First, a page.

I would like to have a trebuchet design at the Minifigure scale and simple enough for kids 10+ to build.

enter image description here

Note 1: The counter weight can be any non-LEGO heavy object.

Note 2: On top of the standard LEGO bricks, we have a lot of LEGO Technics and my kids are using them all the time. So, Technics are OK in the design.

  • 2
    I assume you're happy with a non-LEGO weight? Most elements are quite light unless you've got a few weight bricks lying around? Commented Jan 14, 2013 at 22:04
  • 1
    @Zhaph-BenDuguid Good point. I'm adding this to the question. Thanks!
    – pcantin
    Commented Jan 14, 2013 at 22:11
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    Does it need to be functional?
    – Joubarc
    Commented Jan 15, 2013 at 12:07
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    Just as a bit of information, minifig scale isn't terribly restrictive as a trebuchet can be relatively massive compared to people. en.wikipedia.org/wiki/…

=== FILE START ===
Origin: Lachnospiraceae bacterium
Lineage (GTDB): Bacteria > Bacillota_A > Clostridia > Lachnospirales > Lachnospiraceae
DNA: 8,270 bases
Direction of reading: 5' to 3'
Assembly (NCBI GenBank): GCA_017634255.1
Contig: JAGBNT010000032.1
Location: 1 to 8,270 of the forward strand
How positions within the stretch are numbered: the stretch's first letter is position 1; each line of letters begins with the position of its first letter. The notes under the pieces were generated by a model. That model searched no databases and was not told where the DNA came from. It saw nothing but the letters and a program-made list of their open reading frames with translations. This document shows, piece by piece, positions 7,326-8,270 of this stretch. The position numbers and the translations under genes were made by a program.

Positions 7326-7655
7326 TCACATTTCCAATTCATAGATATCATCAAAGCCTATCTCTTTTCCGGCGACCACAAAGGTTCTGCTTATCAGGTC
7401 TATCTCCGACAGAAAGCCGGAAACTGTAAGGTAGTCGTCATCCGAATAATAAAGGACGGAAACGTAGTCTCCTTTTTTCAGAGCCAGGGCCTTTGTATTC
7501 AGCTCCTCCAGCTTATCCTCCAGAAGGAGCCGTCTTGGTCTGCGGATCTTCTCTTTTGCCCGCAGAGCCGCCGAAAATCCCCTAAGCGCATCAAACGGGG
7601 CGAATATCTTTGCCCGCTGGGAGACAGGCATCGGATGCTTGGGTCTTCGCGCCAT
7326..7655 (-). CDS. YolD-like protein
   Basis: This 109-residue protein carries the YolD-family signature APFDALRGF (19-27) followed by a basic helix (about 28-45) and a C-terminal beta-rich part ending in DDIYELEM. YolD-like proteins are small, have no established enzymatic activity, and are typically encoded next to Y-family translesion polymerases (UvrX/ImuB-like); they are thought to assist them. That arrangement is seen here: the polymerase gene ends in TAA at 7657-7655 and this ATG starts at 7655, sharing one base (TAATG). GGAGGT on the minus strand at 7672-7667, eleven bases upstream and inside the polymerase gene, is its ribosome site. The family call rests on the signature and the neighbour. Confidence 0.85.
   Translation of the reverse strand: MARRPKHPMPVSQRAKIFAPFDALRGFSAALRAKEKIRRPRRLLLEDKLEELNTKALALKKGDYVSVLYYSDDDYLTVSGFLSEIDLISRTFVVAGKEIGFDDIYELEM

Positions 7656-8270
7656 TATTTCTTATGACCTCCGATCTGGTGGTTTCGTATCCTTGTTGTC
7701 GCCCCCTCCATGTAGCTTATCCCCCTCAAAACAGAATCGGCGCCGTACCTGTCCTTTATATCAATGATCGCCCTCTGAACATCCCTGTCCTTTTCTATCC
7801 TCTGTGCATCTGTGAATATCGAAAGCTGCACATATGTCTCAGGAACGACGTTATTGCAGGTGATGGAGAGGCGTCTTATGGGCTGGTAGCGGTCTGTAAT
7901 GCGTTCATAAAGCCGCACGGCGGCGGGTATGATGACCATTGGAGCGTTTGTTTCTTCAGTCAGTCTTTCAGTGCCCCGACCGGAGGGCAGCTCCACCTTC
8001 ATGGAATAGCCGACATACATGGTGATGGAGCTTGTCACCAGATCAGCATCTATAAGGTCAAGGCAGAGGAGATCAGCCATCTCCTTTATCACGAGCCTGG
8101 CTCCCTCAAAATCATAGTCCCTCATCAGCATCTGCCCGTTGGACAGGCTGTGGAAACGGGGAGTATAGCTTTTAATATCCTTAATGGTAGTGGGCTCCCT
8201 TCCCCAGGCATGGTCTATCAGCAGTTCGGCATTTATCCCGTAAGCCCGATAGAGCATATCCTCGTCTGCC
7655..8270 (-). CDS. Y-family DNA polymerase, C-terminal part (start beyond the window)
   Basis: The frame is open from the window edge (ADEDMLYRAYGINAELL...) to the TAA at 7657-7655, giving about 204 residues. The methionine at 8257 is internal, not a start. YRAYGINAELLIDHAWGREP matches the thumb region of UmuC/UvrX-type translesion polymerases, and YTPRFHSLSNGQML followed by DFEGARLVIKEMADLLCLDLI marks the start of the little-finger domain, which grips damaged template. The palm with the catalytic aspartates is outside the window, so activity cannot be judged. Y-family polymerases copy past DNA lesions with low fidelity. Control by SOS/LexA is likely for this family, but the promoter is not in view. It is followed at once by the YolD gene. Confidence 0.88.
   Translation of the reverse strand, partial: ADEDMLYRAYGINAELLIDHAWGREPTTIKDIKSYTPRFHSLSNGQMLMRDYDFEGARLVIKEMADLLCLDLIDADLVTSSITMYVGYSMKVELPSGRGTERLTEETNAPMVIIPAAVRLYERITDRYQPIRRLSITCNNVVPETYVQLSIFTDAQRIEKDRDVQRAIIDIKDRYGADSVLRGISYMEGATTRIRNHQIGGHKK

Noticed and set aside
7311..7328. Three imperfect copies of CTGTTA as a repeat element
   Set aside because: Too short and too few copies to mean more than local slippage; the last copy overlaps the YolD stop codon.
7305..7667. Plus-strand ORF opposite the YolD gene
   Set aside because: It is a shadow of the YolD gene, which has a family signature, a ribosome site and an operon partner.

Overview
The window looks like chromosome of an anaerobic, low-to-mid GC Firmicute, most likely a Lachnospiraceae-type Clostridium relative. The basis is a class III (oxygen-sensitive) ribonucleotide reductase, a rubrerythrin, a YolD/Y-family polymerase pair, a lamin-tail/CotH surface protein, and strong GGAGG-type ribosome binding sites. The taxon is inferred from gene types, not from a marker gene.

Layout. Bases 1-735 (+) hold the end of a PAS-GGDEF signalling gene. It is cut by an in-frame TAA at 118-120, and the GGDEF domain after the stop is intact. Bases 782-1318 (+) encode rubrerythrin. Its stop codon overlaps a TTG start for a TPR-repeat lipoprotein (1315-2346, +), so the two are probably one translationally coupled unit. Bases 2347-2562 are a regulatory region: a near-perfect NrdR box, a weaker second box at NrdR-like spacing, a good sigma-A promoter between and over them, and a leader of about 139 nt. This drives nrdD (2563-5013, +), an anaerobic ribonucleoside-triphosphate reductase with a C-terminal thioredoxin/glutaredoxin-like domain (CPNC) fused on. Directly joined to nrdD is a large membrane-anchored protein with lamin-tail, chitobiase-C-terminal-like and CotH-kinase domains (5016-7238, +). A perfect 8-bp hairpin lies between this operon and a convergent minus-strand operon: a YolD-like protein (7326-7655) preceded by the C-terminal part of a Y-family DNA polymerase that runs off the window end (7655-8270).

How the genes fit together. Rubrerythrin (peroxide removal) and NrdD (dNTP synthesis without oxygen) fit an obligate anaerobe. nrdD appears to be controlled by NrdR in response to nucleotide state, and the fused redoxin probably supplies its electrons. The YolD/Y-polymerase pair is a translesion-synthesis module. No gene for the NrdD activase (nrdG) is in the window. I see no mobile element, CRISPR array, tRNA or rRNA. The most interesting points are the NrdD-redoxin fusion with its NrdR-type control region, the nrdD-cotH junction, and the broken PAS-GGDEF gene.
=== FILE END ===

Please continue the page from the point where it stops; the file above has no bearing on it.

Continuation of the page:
– jncraton
    Commented Jan 15, 2013 at 12:30
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    @Joubarc Off course it needs to work. We have a castle to attack.
    – pcantin
    Commented Jan 15, 2013 at 14:52

1 Answer 1


There are a number of designs on the net that I found with a simple search. Google image search produces images from the merely functional ones like the instructions linked here through to quite realistic looking ones that appear likely to work.

Lego Trebuchet

or this big one

big Lego Trebuchet

The key for a simple, easy to build one is to use wheels on the base. It will shake back and forth when fired which means the structure does not need to be as strong. If you don't do that then the base will need to be similar in size to the arm, as in both pictures above. I am a little surprised that there's so little bracing on the arms of these models, as you can make a much stronger model using a tension member at least on the top of the arm, if not below.

But with Lego the main issue will be the density of the weight. Lego doesn't do high density part, so most people use non-Lego weights. Since you're willing to do that it's easy - the first picture shown has a lead weight, which is why it's hard to see that there's a weight at all.

  • You could probably still pull off an official-pieces counterweight with the right size battery piece; there are several in Lego's history that are rather hefty and would adequately fill that role, and many of the physics training aid sets I've seen include them for the purposes of training motor-based construction functions. Commented Apr 1, 2022 at 13:40

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